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Begin Reducing Your Company’s Electric Bill September 19, 2011

Building waste accounts for 72% of the United States’ electricity consumption. In particular, office spaces consume the most energy of any type of commercial building1, emitting a significant amount of carbon dioxide (CO2) into the atmosphere. At present, there is no price for carbon, but this is bound to change as carbon taxes gain more support. By reducing your energy usage now, you will decrease operating costs and relieve your company’s vulnerability to increases in prices or CO2 regulation later.

If you have not yet taken steps to improving your energy efficiency, begin by determining your carbon foot print (note – this is one of many calculators and is provided as an example only). Track it through different installations and changes made in your office space so that you can see the difference impact measures make on your greenhouse gas emissions. Start with simple improvements, such as upgrading lighting systems, beforemaking large scale improvements.

Improve Your Lighting: Upgrading the lighting system of an entire building can have dramatic effects on your yearly operating costs. Make changes to the lighting system in your building before you make changes to the HVAC system since inefficient lighting produces a lot of heat waste, adding to the cost of air conditioning during the summer. Replace incandescent lights with more efficient compact florescent (CFL) or light emitting diodes (LED) lights. Encourage employees to turn lights off when leaving a room, but utilize dimmers and sensors in the office building to regulate lighting usage since it is difficult to change habits overnight.

Improving Your HVAC System: Before overhauling the HVAC systems in your building, reduce your heating and cooling requirements. Take simple steps such as cleaning and maintaining preexisting equipment, installing window treatments to block direct sunlight during the summer, and caulking cracks that let heat escape during the winter. Only after taking steps to reduce the amount of conditioning your space requires, look into more efficient systems. Investigate renewable sources of heat generation such as geothermal and solar heating, and make sure upgrades to the air conditioning units are appropriate for the size of the space.

Buying Energy Star:  Companies today need many different types of electronic devices in order to keep business running smoothly. Office equipment like computers, printers, copy machines, and digital displays shoulder much of the burden for the company’s carbon foot print; many of these products can be found with an Energy Star certificate. In particular, because of the immense amount of time workers spend on computers, ENERGY STAR computers are required to meet high standards while running, as well as while they are on standby and sleep mode. Use the Power Management settings to put the computer in to a lower-power state after business hours. For help selecting the best products for your newly green business, visit http://www.epeat.net/, the EPA Electronic Product Environmental Assessment Tool.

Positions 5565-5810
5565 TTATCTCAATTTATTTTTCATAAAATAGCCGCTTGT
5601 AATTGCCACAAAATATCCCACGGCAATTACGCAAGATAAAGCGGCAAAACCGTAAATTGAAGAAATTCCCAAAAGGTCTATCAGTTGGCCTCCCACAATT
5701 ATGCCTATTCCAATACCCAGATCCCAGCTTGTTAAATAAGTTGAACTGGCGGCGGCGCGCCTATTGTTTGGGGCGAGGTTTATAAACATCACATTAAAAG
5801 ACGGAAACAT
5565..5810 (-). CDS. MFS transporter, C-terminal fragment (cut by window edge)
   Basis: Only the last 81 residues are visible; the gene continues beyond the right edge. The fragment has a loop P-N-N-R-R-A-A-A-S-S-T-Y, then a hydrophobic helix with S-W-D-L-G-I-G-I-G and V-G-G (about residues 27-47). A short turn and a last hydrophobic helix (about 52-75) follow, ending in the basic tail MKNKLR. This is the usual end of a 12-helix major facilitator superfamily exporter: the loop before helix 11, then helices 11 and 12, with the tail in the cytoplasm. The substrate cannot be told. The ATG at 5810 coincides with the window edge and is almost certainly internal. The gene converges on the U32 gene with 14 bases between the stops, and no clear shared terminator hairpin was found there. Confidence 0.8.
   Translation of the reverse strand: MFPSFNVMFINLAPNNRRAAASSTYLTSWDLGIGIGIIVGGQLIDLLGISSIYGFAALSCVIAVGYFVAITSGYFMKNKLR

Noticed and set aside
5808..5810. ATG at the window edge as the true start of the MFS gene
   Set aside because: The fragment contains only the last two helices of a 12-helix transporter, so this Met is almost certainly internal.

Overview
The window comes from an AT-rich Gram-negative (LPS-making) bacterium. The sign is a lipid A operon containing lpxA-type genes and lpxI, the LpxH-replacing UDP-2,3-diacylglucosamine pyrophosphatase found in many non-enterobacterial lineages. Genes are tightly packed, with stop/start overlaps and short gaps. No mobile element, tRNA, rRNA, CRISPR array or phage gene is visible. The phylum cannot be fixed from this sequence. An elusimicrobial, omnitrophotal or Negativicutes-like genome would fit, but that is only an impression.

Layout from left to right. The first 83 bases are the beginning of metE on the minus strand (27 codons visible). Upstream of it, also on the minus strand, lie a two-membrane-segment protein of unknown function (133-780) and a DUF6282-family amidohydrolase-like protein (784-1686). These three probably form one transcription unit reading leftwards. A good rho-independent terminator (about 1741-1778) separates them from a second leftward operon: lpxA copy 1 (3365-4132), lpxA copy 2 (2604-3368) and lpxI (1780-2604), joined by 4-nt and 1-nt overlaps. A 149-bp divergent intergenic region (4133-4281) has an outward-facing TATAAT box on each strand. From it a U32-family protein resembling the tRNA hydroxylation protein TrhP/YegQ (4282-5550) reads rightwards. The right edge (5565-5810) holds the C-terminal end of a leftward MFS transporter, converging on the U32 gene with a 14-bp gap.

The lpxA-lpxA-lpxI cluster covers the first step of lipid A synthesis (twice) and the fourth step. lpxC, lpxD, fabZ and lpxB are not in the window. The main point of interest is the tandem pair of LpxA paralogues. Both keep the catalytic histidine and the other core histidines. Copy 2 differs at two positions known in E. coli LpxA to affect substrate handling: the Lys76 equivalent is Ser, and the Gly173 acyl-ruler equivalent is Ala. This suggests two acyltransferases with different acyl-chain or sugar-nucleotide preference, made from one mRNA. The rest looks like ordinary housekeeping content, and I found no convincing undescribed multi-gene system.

Visit other posts to learn about saving energy in a particular field of business: Greening RestaurantsSustainable Companies Achieve 200% ROI Per Bloomberg,  Eco-Friendly Conference Centers And Where to Find ThemBenefits of TeleworkCar Rental Takes A Turn For The SustainableWhat Do You Know About Clean Energy

 

Greening Restaurants September 11, 2011

As the retail industry’s largest energy consumer and greatest source of waste production, the restaurant world takes a serious toll on the environment. According to the Pacific Gas & Electric’s Food Service Technology Center, restaurants use nearly five times more energy per square foot than most commercial buildings. Inefficiencies in food preparation, food storage and water usage are main contributors to the problem. Restaurants also generate tremendous amounts of waste. On average, a restaurant can produce up to 150,000 pounds of garbage each year.

The food itself also raises several environmental concerns. Besides on-site energy consumption, transporting ingredients from thousands of miles away is yet another source of carbon emissions (although it is a smaller source than one would expect – estimated by some, such as BioRegional, at 10%). Factory farms and concentrated animal feeding operations (CAFOs) are a huge non-point source of runoff pollution, degrading surface and groundwater supplies. High levels of nitrates and phosphorous in agricultural runoff can cause algal blooms downstream, severely depleting oxygen levels and resulting in vast “dead zones”. Additionally, high nitrate levels in well water can cause blue baby syndrome in infants and pregnant women, jeopardizing circulatory and heart health of newborns. Also, as the name implies, CAFOs keep animals in confined, unhygienic spaces that compromise the health and general well-being of the livestock pre-slaughter.